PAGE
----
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Earlier this week, the United Methodists voted to accept the Traditional Plan, maintaining and strengthening their stance against the sexual revolution.  This decision likely came as a surprise to many, considering that it goes against the direction America’s mainline Protestant denominations have been taking for some time now.  There’s talk about a schism, some liberals fear an SBC-like conservative shift (“fundamentalist takeover” is their preferred terminology).  Time will tell.

But, for the moment, it would seem that God has been gracious to the UMC.  His instrument in turning them from the brink, or at least slowing their course, would appear to be the sizeable part of their denomination that resides outside the U.S., notably in Africa.  I have seen no statistics on the breakdown in the vote itself, but commentators on both sides of the debate appear agreed that the African vote was decisive to the conservative victory.

But, of course, the difference between the conservatives and the liberals was not essentially ethnic, but ethical.  The divide was theological, and this became evident in some of the arguments before and responses after the decision.

The conservative position is theocentric–centered on God.  They are concerned with obedience to what God says in His Word, with holiness and truth.  They care about people, but recognize that celebrating sin doesn’t actually help people, even if it’s what people want you to do.  God must be honored and trusted, and the gospel must be proclaimed untarnished.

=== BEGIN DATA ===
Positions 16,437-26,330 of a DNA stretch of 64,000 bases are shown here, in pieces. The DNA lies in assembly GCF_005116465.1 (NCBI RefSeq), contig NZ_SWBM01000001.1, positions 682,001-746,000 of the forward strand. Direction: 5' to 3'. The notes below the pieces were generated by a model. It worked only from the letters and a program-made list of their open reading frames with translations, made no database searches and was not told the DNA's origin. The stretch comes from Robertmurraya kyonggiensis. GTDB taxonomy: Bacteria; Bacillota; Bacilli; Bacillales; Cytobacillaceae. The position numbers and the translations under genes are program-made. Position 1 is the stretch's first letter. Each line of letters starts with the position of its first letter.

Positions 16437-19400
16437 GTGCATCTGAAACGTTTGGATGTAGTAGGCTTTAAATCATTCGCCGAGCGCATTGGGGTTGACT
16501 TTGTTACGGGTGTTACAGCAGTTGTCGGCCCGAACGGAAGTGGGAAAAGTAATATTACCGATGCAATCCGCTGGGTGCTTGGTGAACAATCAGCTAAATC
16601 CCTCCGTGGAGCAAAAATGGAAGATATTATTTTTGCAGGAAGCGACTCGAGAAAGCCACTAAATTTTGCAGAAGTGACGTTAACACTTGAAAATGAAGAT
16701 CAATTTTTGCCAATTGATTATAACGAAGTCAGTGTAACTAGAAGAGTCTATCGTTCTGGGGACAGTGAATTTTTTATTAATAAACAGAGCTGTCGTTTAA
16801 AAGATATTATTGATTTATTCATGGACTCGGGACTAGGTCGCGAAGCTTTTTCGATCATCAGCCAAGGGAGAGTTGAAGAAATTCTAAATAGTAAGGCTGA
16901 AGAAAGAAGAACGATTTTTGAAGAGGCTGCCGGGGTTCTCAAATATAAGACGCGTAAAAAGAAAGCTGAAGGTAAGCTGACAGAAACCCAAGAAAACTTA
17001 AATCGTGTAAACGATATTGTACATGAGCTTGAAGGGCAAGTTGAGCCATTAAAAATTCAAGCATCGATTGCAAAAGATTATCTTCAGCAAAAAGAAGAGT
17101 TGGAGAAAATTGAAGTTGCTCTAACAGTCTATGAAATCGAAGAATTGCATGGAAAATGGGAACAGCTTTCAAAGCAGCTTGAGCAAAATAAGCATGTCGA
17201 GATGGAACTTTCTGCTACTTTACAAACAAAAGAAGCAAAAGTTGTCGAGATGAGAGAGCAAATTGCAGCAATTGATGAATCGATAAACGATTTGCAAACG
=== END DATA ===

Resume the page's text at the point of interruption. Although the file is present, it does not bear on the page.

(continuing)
The liberal position is anthropocentric–centered on humanity.  They were concerned about hurting people, which is good, but they let harm be defined by the pagan culture around them.  They bought the world’s narrative about human flourishing, informed by the idea that aberrant sexual desires are identity categories analogous to race.  They seek to remain relevant in a changing world, but they haven’t learned the lesson of the other mainline denominations: seeking relevance, they traded timeless truth for momentary error, and became almost immediately irrelevant.

The key is that a human-centered theology will not actually lead to human flourishing.  Only a God-centered theology will do that.  The Creator knows what is best for His creatures.  We should trust Him.  The African Methodists are helping the American Methodists remember that.

 

 

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